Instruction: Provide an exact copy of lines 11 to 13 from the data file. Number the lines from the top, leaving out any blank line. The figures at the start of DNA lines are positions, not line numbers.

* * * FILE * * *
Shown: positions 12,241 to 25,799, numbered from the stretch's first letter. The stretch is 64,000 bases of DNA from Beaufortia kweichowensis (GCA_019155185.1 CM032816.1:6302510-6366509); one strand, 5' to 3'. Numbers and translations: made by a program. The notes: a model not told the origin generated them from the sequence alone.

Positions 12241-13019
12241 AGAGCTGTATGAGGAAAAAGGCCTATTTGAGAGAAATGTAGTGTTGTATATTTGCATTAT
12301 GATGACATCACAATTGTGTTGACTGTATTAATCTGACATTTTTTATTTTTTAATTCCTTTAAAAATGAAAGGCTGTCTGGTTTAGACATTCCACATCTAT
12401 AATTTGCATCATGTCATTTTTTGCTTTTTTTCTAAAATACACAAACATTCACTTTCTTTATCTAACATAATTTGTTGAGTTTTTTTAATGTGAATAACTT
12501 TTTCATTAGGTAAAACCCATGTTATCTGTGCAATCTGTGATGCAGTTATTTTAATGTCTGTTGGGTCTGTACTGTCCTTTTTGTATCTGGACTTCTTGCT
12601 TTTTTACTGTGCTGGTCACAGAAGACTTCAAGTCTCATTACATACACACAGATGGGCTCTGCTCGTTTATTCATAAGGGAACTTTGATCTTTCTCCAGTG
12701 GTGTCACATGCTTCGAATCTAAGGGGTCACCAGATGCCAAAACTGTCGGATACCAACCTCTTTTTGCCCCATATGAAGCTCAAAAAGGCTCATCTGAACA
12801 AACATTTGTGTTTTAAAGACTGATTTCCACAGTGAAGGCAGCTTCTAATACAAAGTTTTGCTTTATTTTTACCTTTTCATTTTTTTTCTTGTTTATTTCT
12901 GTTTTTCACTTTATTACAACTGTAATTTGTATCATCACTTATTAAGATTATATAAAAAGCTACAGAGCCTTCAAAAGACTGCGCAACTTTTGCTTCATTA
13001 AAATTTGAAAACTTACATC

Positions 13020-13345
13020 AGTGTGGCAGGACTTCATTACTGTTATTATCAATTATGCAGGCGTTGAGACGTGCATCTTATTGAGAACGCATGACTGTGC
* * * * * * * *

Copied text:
13001 AAATTTGAAAACTTACATC

Positions 13020-13345
13020 AGTGTGGCAGGACTTCATTACTGTTATTATCAATTATGCAGGCGTTGAGACGTGCATCTTATTGAGAACGCATGACTGTGC